Zygonia Shearer’s guardianship

Today’s post is about a trio of documents that resulted from some archival research that my wife arranged for me as a present right before we became parents 3½ years ago. It’s taken that long for me to get back to this. I was looking for anything I could find on the life and death of my biological patrilineal great-grandfather, Zygonia Ray Shearer. What I got back from the Wayne County, Iowa, archivist was a brief unprovenienced obituary for Ray, and a set of three papers with a post-it note that read “Found among our guardianship papers.”

These papers tell a story of Zygonia’s childhood about six years after his father died suddenly and tragically by falling off of his house and bursting his abdomen open by landing on a stump. Zygonia wasn’t even 2½ years old when his father died, and he would have been about 8–9 years old when the following legal proceedings were recorded in 1903. His younger sister wasn’t even born when her father died; Mary Belle (Coddington) Shearer was just three months pregnant with Annetta when Gilbert Matthew Shearer died in 1897.

There are some legal concepts involved in these papers that I don’t pretend to fully understand, so for my readers who happen to be lawyers, please do let me know of any context that I may be missing. For instance, why would two minor children need a Guardian ad Litem if their mother was around to make decisions for them?

In March, 1903, Zygonia Ray Shearer was eight years old. His sister Annetta Fern “Anita” Shearer was five years old. Their mother, Mary Belle (Coddington) Shearer Stokes was 27 years old. Mary Belle had been widowed since May 23, 1897, after her husband Gilbert Matthew Shearer fell off of their house, burst his abdomen open, and died (presumably of septic shock) five days later.

Zygonia and Anneta’s mother Mary Belle (Coddington) Shearer was married again on April 29, 1900, to Milton Burton (“Bert”) Stokes, a man who just happened to be the first cousin of her deceased husband.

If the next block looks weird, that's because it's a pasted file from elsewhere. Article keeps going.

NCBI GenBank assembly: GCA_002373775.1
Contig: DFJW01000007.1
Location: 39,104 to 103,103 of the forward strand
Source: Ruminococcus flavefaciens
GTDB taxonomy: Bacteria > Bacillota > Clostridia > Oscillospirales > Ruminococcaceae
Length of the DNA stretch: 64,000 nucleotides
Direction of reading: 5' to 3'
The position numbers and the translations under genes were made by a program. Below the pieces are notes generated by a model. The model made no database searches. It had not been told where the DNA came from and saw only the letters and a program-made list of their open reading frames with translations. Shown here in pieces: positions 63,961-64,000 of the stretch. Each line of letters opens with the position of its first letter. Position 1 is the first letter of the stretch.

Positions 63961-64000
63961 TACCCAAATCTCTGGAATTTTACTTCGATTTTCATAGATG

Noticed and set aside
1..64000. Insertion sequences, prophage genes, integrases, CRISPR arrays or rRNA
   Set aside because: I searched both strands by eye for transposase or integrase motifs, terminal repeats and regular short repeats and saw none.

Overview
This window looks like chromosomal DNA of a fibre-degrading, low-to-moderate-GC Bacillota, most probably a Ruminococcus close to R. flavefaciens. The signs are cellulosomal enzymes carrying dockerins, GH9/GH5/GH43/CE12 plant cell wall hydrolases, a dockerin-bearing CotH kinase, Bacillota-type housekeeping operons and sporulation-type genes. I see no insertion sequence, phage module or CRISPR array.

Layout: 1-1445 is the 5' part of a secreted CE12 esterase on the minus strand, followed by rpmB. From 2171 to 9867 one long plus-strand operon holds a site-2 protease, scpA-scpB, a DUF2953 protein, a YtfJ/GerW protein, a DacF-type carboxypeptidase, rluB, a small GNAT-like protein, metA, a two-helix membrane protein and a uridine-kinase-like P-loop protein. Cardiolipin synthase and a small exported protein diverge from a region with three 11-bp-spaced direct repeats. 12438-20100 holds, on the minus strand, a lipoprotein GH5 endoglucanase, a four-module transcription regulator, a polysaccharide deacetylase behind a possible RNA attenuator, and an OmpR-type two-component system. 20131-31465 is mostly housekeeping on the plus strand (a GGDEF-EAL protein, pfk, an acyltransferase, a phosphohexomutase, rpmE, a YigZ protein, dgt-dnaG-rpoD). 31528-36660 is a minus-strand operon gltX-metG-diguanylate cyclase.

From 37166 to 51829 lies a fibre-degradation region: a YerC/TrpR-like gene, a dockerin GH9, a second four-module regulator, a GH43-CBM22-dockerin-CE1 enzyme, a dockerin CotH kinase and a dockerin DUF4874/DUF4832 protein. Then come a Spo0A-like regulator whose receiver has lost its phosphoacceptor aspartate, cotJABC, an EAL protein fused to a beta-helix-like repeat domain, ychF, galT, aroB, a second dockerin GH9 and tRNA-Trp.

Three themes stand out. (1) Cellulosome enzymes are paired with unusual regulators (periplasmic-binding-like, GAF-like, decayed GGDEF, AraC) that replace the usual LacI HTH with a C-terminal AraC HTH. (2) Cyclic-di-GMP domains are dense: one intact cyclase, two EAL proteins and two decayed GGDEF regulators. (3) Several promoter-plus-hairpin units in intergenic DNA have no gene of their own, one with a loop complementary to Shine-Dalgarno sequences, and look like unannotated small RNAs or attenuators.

From the following documents, it appears that at some point prior to 1903, the court appointed a Guardian ad Litem to represent the best interests of her two children. Why? Had she fallen on hard times and had to temporarily give up custody of her children? Was a young widow judged too unstable to look after two young children while she grieved? Or did she maintain custody of her children throughout, but remarriage legally triggered the appointment of a Guardian ad Litem? I really don’t know at this point, so if you have any historico-legal insight into the reasons for this, please do share it in the comments below.
It’s interesting that the Guardian ad Litem (Orilla J. Rogers) states “that said children have no permanent home…” According to my late great-aunt Anelia (Shearer) Hays, in a letter she wrote me in 1994 (to be the subject of a future post), the home that Gilbert Matthew Shearer fell from (and that precipitated his death) was his own home that he was building for his family. So his death apparently deprived his young family not only of a father and a breadwinner, but also of a home. Perhaps this is why the Guardian ad Litem was appointed?

But surely after marrying Bert Stokes, they had a home? Apparently not, according to the document above. Perhaps the young couple could afford no home of their own and were staying with family?

Six months later, in October, 1903, a judgment was entered in the matter of purchasing a new home for Zygonia, Annetta, Mary Belle, and Bert Stokes.

Wait…what? C. W. Elson is being appointed Guardian ad Litem? Perhaps “Guardian” in these papers isn’t the same as “Guardian ad Litem?”

Around this same time—October, 1903—the new Guardian ad Litem for Zygonia and Annetta, C. W. Elson, was apparently accused by Guardian (ad Litem?) Orilla J. Rogers of multiple unspecified allegations, and he/she denied all of them. Was C.W. Elson, the Guardian ad Litem for the children, being accused of not acting sufficiently in the interests of Zygonia and Annetta, by Guardian (but not Guardian ad Litem) Orilla J. Rogers? Or was this just the usual and customary, formal, legal language used in such cases?

So Orilla J. Rogers is the Guardian of Zygonia and Annetta in March, 1903. He or she petitions the court to use the $200 that he/she is holding in trust for the children to purchase a parcel of land and a house for the children, to give them their own home. The court subsequently decides in favor of this action, and appoints C. W. Elson as the Guardian ad Litem. Then Orilla accuses C. W. Elson of some unspecified things, and C. W. Elson denies each and every allegation?

I’m hoping this behavior makes sense to someone out there who can help me by putting this in context.

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